Stitching is missing from the two squares behind and on either side of the hopping foot
The powder on the hopping foot is chalk from the stencil pouncer
This is the strong side that is put against the metal bar. The opposite side (without markings) has no magnetic pull.
One end of the quilt was wrapped under the belly bar and behind/over the top bar, and was held in place with one magnet.

The front end of the quilt was simply laid over the front bar and held in place with another magnet. The magnets can be moved as needed and hold long enough for me to finish the quilting.

These magnets are great for holding the top in place to float it. They're meant to be screwed to a wall to hold metal tools. I heard about them from another quilter, and it just so happened that Harbor Freight had them on sale super cheap. I'm sure they are also available in other places. I have five magnets now, but plan on ordering more because they are so darned handy.

Be careful with the magnets and keep them away from your electronics. Mine stay on the bars and are usually only lifted off the bars when I move them. The bars are so strong it's almost impossible to lift one straight up off the bars, so I give it a 1/4 turn to make a cross and that breaks most of the magnetic hold.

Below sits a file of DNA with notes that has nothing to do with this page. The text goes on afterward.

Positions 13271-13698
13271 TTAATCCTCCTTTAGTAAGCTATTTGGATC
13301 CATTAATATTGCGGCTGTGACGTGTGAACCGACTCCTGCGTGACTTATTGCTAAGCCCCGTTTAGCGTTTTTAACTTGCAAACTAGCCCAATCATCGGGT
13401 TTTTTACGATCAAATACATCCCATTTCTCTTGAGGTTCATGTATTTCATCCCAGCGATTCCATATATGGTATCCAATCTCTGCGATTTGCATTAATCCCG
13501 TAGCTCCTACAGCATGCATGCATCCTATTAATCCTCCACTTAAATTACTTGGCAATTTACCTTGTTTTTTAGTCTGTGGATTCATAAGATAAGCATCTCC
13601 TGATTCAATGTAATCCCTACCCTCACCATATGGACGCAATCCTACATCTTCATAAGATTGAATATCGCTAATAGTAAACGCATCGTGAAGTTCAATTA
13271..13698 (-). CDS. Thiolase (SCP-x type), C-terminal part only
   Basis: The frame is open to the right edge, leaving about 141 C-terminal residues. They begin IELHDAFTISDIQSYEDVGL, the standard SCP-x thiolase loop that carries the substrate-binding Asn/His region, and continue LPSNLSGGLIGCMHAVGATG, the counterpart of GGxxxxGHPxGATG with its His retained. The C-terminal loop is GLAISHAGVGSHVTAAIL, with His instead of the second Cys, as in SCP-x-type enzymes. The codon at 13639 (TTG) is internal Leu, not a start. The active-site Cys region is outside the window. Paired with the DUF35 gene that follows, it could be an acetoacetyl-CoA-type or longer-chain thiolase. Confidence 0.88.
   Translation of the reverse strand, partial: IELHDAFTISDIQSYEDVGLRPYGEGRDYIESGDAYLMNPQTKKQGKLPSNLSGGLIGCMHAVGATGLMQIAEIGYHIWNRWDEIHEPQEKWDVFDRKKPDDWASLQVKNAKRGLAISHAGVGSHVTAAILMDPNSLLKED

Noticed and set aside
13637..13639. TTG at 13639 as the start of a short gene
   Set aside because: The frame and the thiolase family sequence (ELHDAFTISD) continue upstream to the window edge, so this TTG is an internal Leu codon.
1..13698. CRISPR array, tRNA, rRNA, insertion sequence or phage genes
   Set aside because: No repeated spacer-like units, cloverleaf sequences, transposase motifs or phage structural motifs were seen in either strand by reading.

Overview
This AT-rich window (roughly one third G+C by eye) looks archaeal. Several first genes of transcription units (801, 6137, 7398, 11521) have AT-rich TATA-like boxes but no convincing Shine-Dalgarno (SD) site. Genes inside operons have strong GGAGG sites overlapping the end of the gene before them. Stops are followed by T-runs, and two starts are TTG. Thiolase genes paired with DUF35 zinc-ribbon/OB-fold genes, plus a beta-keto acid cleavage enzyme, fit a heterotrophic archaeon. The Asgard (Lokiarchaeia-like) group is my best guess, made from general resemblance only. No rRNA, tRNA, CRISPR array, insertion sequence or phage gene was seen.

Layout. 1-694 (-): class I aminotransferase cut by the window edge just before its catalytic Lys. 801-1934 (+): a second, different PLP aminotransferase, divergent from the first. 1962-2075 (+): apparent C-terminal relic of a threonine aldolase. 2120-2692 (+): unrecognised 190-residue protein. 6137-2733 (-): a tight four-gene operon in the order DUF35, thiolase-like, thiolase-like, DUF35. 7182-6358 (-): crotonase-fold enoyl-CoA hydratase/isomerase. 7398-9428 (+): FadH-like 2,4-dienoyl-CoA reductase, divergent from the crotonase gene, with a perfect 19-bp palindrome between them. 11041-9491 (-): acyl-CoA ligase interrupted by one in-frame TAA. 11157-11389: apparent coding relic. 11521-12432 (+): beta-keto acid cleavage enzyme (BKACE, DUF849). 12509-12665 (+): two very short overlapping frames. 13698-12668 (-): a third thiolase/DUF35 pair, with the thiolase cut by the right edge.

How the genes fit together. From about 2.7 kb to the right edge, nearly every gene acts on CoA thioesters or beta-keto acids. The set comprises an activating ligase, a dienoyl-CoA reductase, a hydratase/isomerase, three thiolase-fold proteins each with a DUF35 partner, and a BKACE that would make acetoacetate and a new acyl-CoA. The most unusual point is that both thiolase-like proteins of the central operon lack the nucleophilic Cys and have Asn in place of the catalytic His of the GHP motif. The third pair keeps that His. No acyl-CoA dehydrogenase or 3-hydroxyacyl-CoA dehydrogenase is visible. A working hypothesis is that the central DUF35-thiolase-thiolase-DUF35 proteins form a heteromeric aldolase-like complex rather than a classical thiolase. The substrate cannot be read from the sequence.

Couldn't resist the temptation to show you my 9 month old beagle Dixie. Batting Eater. Bad doggie!
Don't forget you have until
midnight on January 31 to enter the
Create-a-Wreath Contest!
Happy Stitching!

Monday, January 7, 2013

Top Down or Bottom Up?

What is the best direction to stitch a Baptist Fan pattern when using the EZ Arc quilting tool?
Way back in the last century, I learned the Baptist Fan pattern when I first did hand quilting with experienced quilters.

To draw the first fan, a string was pinned to the bottom right corner and a pencil on the other end of the string was moved in a wide arc to mark different sized arcs. The pin/pencil/string was then moved to the bottom of the outside line and the arcs of another fan were drawn. With fans drawn completely across the quilt, several of us could quilt at the same time.